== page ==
This video is called Obama ok’s assassination of US Citizen on assumption.
By Tom Eley in the USA:
Obama orders assassination of US citizen
8 April 2010
For the first time in history, an American president has officially ordered the assassination of a US citizen.
President Barack Obama has approved the “targeted killing” of Anwar al-Awlaki, a US-born Muslim cleric who is reported to be in hiding in Yemen. No substantial evidence has been brought to bear against Awlaki, 38, who is accused of terrorism, and he will be afforded no legal recourse against the death sentence.
A US civil rights group released crime scene photos on Wednesday of the body of a radical black Muslim leader who was shot 21 times during an FBI raid: here.
The recent California federal district court ruling that the Bush administration’s warrantless wiretapping violated a 1978 surveillance law was the first significant judicial rebuke to post-9/11 government eavesdropping. For that reason alone, Judge Vaughn Walker’s damages award to the Muslim charity Al-Haramain and its attorneys, targets of unlawful spying in 2004, is worthy of celebration. But the ruling won’t change our current deeply troubling surveillance regime. In that sense, it is a timely reminder of unfinished business: here.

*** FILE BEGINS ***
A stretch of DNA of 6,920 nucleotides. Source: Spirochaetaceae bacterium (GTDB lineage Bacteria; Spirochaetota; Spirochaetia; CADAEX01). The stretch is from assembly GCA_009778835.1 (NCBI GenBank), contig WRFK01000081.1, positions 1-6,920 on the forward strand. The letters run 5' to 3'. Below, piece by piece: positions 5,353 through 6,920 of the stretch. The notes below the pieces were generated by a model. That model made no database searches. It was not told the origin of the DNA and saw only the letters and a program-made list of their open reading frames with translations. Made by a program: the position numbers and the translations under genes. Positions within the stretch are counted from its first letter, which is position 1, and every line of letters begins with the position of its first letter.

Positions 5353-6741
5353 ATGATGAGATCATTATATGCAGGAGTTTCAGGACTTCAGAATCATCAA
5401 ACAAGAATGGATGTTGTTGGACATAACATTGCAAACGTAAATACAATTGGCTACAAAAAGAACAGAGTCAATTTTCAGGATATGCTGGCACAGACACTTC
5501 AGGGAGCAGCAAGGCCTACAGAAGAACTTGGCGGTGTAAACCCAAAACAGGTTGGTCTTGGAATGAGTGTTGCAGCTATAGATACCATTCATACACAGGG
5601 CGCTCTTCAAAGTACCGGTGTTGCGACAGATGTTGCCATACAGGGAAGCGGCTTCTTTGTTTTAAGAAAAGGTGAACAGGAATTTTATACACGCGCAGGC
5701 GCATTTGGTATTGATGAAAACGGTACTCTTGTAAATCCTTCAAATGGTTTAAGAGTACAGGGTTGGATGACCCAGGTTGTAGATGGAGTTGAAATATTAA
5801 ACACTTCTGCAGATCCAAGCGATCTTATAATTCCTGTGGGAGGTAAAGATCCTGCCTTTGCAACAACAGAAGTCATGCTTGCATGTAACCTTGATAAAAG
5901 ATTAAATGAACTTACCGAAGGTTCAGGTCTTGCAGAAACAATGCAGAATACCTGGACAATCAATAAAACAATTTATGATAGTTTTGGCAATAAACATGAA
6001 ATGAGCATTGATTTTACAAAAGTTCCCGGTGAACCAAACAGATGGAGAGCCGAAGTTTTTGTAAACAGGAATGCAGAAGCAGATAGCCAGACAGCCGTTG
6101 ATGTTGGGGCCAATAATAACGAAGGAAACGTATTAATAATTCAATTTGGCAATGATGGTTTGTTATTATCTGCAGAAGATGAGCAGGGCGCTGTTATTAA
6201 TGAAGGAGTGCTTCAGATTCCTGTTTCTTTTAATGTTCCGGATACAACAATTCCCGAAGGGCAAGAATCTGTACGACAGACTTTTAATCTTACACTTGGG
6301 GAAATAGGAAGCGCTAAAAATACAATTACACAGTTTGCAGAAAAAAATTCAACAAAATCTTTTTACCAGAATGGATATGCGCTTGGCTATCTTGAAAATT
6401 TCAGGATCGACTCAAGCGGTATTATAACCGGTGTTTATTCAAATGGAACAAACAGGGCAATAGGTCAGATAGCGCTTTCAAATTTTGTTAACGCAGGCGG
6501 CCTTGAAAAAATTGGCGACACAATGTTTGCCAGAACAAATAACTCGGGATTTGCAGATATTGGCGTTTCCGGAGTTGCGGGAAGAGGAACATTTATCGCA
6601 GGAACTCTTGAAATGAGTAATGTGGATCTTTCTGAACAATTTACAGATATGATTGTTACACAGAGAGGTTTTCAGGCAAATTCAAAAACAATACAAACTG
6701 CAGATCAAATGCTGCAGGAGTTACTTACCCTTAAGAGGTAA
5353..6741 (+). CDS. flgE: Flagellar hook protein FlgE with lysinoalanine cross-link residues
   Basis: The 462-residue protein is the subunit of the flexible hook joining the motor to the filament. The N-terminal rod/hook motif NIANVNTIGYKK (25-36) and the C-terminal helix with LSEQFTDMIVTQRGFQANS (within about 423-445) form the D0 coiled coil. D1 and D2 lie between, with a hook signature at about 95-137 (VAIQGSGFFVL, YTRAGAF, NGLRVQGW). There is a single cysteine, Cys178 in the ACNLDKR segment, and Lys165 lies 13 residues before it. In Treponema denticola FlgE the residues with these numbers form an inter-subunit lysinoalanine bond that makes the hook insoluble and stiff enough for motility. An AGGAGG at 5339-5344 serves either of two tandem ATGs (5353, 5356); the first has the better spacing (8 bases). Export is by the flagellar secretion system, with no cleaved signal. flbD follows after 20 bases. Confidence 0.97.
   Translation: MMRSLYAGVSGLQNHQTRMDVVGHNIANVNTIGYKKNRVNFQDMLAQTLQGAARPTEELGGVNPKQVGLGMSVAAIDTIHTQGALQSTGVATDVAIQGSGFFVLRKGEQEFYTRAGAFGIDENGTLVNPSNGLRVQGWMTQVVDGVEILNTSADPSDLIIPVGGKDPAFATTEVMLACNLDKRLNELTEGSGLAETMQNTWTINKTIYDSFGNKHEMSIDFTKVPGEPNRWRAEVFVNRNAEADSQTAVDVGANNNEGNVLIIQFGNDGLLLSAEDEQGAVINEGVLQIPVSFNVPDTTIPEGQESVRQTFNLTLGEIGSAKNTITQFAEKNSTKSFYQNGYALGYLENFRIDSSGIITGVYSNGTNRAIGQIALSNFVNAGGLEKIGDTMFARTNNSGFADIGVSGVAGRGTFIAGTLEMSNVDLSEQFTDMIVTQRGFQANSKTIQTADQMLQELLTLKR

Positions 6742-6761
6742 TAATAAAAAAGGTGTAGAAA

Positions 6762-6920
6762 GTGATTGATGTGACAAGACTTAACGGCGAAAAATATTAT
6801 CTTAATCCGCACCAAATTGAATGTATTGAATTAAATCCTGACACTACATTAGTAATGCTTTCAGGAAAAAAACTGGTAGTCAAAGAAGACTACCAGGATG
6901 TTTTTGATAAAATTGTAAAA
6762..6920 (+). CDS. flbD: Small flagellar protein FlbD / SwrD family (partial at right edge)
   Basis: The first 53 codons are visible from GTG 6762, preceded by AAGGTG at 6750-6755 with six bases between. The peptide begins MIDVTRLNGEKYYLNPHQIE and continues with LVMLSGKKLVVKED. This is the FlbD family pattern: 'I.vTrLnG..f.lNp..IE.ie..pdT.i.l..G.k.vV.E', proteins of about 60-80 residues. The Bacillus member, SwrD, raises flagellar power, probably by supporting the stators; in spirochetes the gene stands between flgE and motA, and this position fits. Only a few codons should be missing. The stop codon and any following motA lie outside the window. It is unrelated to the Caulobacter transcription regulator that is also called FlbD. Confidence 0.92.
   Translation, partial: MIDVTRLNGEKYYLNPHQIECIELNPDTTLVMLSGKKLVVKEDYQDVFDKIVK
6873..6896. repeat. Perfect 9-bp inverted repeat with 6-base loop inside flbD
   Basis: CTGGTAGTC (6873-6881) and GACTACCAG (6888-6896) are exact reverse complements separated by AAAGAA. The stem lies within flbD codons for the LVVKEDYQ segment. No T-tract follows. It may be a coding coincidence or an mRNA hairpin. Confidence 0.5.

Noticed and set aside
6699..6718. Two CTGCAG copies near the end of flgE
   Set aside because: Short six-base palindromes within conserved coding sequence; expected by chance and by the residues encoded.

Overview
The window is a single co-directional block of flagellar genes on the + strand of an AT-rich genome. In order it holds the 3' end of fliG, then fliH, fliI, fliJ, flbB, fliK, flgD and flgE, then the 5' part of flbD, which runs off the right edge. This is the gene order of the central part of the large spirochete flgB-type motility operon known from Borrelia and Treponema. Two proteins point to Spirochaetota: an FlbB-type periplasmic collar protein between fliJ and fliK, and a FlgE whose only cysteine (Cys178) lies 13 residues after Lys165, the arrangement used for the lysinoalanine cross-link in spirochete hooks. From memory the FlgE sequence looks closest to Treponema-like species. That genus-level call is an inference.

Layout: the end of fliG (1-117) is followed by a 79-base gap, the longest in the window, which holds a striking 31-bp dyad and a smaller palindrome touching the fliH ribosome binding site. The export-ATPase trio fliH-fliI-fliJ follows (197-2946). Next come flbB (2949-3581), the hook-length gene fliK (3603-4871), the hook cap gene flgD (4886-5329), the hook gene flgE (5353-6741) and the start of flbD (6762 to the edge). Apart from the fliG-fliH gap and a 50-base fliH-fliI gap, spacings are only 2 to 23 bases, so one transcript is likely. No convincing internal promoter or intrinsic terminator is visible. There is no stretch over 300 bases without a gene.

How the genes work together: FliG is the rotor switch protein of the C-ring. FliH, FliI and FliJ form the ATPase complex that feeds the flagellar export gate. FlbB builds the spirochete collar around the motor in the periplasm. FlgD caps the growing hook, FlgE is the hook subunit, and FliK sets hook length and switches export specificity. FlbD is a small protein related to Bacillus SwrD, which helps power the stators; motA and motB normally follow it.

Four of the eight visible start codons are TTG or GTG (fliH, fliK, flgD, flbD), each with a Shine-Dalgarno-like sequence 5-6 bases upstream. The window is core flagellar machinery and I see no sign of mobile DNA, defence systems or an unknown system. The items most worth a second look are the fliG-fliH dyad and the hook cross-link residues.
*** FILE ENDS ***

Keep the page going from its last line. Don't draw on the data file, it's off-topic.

I’m struck by contrasting public views on the US drone warfare program, which I discussed in a previous column. In the United States, where the public has long been aware of the program, drone strikes have received increased critical attention in recent months because of the disclosure that an American citizen, Anwar al-Awlaki, has been targeted for attack. Al-Awlaki, a radical cleric now based in Yemen, is alleged to have helped al-Qaeda organize terrorist plots against the US: here.
Obama administration officials are pushing to strengthen a federal law that requires phone and broadband carriers to allow their networks to be wiretapped: here.